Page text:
Supermoon 2017 Pictures: See The Final Full Moon Of The Year As It Came Closest To Earth

The only supermoon of 2017 lit up skies across the planet last night. But don't worry if you didn't catch the biggest, brightest moon of the year—the world's photographers were out in full force to capture the dazzling event from around the globe—and even from space.

Here are some of the best images of yesterday's Full Cold Moon.

The supermoon captured in detail, December 3, 2017. dw_ross/ Flickr

Yesterday's supermoon was predicted to shine 16 percent brighter and seven percent larger than normal, reported National Geographic. This allowed photographers to capture the surface of the moon in incredible detail.

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The supermoon competes with Christmas lights in Marseille, France December 3, 2017. Jean-Paul Pelissier/ Reuters

A supermoon occurs when a full moon coincides with the perigee of the moon's orbit. The moon's orbit is not a perfect circle but an ellipse—the perigee is the closest point between the Earth and the approaching moon, as NASA explains here.

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The supermoon pictured behind the balcony plants of a residential block in Hong Kong, December 3, 2017. Anthony Wallace/ AFP/ Getty Images

The combination of a full moon and this shorter distance makes the celestial body appear bigger and brighter than usual.

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The supermoon shines over the church of Nuestra Senora de la Encarnacion, Olvera, Spain, as it sets, December 4, 2017. Jon Nazca/ Reuters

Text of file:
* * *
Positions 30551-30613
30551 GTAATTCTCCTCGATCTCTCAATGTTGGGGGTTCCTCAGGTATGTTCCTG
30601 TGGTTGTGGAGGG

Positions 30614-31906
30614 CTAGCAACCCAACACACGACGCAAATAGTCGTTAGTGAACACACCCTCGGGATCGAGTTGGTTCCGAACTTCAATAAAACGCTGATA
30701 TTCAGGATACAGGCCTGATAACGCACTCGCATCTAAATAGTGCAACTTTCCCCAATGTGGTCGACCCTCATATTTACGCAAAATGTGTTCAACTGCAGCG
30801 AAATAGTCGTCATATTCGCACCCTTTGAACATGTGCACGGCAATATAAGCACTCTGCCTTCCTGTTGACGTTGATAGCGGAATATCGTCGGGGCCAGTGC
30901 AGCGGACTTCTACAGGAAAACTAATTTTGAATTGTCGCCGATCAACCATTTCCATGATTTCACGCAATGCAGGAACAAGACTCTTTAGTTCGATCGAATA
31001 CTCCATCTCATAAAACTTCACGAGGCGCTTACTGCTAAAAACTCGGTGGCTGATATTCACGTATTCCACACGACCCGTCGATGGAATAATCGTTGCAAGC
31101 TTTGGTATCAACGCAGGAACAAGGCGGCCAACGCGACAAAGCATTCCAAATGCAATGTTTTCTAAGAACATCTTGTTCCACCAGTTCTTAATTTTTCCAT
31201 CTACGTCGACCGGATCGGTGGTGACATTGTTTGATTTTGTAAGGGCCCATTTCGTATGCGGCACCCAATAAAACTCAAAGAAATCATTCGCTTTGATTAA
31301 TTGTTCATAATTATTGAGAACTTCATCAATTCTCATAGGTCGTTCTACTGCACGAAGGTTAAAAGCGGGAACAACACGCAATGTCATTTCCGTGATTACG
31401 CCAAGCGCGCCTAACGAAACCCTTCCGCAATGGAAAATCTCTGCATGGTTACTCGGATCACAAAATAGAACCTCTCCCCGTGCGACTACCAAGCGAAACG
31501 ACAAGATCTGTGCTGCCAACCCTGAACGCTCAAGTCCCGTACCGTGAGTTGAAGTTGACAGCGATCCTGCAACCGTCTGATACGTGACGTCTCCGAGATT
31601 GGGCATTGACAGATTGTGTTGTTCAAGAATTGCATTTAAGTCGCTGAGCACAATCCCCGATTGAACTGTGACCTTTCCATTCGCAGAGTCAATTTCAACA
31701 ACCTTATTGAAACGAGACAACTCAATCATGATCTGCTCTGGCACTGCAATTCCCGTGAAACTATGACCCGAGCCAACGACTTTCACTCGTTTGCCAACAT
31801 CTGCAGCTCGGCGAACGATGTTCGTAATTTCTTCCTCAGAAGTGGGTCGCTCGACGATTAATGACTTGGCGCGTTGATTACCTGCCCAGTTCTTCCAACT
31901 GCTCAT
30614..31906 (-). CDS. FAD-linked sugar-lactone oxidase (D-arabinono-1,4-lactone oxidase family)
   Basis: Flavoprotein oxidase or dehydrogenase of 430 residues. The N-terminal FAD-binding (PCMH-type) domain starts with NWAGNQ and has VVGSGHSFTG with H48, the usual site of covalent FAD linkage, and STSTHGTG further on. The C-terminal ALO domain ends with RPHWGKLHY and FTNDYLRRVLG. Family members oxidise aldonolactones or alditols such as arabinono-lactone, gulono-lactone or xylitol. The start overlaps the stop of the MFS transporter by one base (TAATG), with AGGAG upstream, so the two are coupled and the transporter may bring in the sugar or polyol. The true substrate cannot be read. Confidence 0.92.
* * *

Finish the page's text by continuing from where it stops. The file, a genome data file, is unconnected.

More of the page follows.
NASA astronaut and prolific space photographer Randolph 'Comrade' Bresnik watched the supermoon rise over Mongolia.

The #supermoon rising over Mongolia. Good night from @Space_Station.

— Randy Bresnik (@AstroKomrade) December 3, 2017

December's full moon is called the Cold Moon because—you guessed it—it's the first full moon of the winter months.

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An airplane takes off from Ronald Reagan National Airport in Washington DC, passing in front of the rising supermoon, Dec 3, 2017. Bill Ingalls/ NASA / Flickr

The best time to see a supermoon is when it rises or sets. The closer the moon is to the horizon, the larger it will appear, due to a phenomenon known as the "moon illusion."

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Electric lines cut through the supermoon near Yangon, Myanmar, December 4, 2017. Ye Aung Thu/ AFP / Getty Images

Yesterday's supermoon was the first of three, in a particularly exciting few months for astronomers.

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NASA captures the rising supermoon over Washington DC, December 3, 2017. Bill Ingalls/ NASA/ Flickr

In a few weeks, stargazers will be treated to the Geminid meteor shower—one of the biggest and best meteor showers of the year—before a duo of supermoons in January.

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A person is silhouetted against the rising supermoon as they walk accross Puente Nuevo, Ronda, Spain, December 3, 2017. Jon Nazca/ REUTERS

Catch the Wolf Moon on January 2 and a very rare "blue" supermoon on January 31. The Wolf Moon is named for the howling of hungry wolves in midwinter. A blue moon typically refers to the second full moon in a month.

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The supermoon shines beside Mount Agung volcano, pictured from Amed in Karangasem Regency, Bali, Indonesia, December 4, 2017. Darren Whiteside/ Reuters